Kubernetes Patterns (8 Part Series)
What is “Reflection”?
Reflection is a concept that is available in most (if not all) programming languages. It simply refers to the ability of an object of some type to reveal important information about itself. For example, its name, its parent class, and any metadata that it happens to contain. In Cloud and DevOps arenas, the same concept holds. For example, if you are logged into an AWS EC2 instance, you can easily get a wealth of information about that particular instance (its reflection) by issuing a GET request to http://169.254.169.254/latest/meta-data/ from within the instance itself.
Why Do We Need an Object’s Reflection?
An object here is used as a generic term to refer to the unit of work. So, in a programming language, an object is an instance of a class, in your on-prem infrastructure, the object may be a physical or virtual host, in a cloud environment, it is the instance, and in Kubernetes, it’s the Pod.
In this article, we are interested in Kubernetes, so Pod and object may be used interchangeably.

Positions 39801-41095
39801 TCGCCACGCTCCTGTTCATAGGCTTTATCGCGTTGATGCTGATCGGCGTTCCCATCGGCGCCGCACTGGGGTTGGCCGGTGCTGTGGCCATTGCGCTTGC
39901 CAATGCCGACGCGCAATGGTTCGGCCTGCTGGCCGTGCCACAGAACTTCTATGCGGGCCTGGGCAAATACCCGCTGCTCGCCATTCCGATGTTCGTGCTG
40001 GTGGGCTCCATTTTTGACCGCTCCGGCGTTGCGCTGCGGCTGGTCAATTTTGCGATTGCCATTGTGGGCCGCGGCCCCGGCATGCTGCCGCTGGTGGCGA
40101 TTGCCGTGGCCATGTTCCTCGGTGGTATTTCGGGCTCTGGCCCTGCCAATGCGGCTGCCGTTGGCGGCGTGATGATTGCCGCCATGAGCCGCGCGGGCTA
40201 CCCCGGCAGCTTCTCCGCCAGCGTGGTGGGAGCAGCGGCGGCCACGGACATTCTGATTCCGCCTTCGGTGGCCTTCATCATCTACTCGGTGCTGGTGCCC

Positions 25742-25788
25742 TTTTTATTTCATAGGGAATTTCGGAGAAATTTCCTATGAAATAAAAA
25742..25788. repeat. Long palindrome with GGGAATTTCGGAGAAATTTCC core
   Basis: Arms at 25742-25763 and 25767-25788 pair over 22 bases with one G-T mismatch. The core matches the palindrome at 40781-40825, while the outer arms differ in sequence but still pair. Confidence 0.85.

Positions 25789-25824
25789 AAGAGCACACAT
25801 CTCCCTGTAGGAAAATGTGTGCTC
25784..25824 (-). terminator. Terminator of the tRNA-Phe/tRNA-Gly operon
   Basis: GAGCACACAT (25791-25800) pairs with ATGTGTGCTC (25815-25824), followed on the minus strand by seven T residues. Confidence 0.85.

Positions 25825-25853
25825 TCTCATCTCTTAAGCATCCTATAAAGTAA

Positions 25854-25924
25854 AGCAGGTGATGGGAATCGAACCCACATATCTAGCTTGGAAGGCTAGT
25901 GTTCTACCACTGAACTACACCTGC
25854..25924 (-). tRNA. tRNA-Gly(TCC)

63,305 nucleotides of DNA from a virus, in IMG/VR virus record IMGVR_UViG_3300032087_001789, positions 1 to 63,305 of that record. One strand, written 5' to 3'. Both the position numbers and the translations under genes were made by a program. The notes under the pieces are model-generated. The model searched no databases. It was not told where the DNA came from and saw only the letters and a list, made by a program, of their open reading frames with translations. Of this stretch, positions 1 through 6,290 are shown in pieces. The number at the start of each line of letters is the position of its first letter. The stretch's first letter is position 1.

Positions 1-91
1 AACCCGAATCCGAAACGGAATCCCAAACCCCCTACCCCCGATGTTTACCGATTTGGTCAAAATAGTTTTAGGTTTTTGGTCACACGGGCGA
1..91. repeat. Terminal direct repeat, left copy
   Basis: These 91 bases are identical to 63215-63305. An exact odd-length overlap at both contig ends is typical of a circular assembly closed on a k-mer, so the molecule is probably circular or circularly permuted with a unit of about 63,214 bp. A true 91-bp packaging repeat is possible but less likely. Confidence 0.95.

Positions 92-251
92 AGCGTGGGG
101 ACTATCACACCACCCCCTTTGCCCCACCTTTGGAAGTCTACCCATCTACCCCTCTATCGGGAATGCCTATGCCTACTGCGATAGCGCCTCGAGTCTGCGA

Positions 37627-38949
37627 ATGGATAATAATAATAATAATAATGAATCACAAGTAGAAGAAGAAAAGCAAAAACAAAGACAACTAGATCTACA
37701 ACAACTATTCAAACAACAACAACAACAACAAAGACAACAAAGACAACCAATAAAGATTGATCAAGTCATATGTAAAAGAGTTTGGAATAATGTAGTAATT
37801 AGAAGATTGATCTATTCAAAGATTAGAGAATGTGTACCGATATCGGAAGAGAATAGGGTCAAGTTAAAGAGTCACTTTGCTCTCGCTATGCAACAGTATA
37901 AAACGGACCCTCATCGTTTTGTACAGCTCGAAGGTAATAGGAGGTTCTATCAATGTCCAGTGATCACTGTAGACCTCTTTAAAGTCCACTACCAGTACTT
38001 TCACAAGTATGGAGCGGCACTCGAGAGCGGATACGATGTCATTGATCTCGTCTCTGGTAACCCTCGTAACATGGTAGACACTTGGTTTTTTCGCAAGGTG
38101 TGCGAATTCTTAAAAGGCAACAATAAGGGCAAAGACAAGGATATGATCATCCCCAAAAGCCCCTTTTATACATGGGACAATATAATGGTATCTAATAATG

There are many use cases where you need the metadata of a Pod, especially if that Pod is part of a stateless application where Pods are dynamic by nature. Let’s see some possible scenarios:
You need the IP address of the Pod to identify whether or not it was the source of suspicious traffic that was detected on your network.
The application running inside the container needs to know the namespace in which the Pod is running, perhaps because it is programmed to behave differently depending on the environment where it is running, conveyed by the namespace.
You need to know the current resource limit (CPU and memory) imposed on the container. You can further use this data to automatically adjust the heap size of a Java application when it starts, for example.
For More information visit: https://www.magalix.com/blog/kubernetes-patterns-the-reflection-pattern